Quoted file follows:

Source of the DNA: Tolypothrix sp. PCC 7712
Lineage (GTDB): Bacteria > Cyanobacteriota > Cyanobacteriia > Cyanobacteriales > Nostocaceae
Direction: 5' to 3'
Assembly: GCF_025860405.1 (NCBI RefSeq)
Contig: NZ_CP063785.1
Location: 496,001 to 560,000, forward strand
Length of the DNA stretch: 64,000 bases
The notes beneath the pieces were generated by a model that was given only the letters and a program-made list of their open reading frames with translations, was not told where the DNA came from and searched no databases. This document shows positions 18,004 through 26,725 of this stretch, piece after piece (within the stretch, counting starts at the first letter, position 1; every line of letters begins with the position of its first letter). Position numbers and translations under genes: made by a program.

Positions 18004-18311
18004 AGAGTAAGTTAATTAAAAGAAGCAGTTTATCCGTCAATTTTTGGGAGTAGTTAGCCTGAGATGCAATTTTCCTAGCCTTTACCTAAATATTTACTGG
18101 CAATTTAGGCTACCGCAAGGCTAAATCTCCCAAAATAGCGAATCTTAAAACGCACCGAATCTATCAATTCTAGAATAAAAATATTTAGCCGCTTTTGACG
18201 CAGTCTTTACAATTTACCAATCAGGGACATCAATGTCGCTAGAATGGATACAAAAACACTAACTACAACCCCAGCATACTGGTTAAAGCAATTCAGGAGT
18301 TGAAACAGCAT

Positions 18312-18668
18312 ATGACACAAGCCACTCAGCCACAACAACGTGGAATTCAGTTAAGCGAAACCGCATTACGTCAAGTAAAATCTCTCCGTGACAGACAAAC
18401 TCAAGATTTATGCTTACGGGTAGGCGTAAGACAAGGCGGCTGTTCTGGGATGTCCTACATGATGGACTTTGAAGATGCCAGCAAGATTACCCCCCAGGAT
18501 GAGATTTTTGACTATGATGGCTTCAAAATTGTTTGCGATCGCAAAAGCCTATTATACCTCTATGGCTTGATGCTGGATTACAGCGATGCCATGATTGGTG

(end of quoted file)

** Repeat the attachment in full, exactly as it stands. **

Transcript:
Source of the DNA: Tolypothrix sp. PCC 7712
Lineage (GTDB): Bacteria > Cyanobacteriota > Cyanobacteriia > Cyanobacteriales > Nostocaceae
Direction: 5' to 3'
Assembly: GCF_025860405.1 (NCBI RefSeq)
Contig: NZ_CP063785.1
Location: 496,001 to 560,000, forward strand
Length of the DNA stretch: 64,000 bases
The notes beneath the pieces were generated by a model that was given only the letters and a program-made list of their open reading frames with translations, was not told where the DNA came from and searched no databases. This document shows positions 18,004 through 26,725 of this stretch, piece after piece (within the stretch, counting starts at the first letter, position 1; every line of letters begins with the position of its first letter). Position numbers and translations under genes: made by a program.

Positions 18004-18311
18004 AGAGTAAGTTAATTAAAAGAAGCAGTTTATCCGTCAATTTTTGGGAGTAGTTAGCCTGAGATGCAATTTTCCTAGCCTTTACCTAAATATTTACTGG
18101 CAATTTAGGCTACCGCAAGGCTAAATCTCCCAAAATAGCGAATCTTAAAACGCACCGAATCTATCAATTCTAGAATAAAAATATTTAGCCGCTTTTGACG
18201 CAGTCTTTACAATTTACCAATCAGGGACATCAATGTCGCTAGAATGGATACAAAAACACTAACTACAACCCCAGCATACTGGTTAAAGCAATTCAGGAGT
18301 TGAAACAGCAT

Positions 18312-18668
18312 ATGACACAAGCCACTCAGCCACAACAACGTGGAATTCAGTTAAGCGAAACCGCATTACGTCAAGTAAAATCTCTCCGTGACAGACAAAC
18401 TCAAGATTTATGCTTACGGGTAGGCGTAAGACAAGGCGGCTGTTCTGGGATGTCCTACATGATGGACTTTGAAGATGCCAGCAAGATTACCCCCCAGGAT
18501 GAGATTTTTGACTATGATGGCTTCAAAATTGTTTGCGATCGCAAAAGCCTATTATACCTCTATGGCTTGATGCTGGATTACAGCGATGCCATGATTGGTG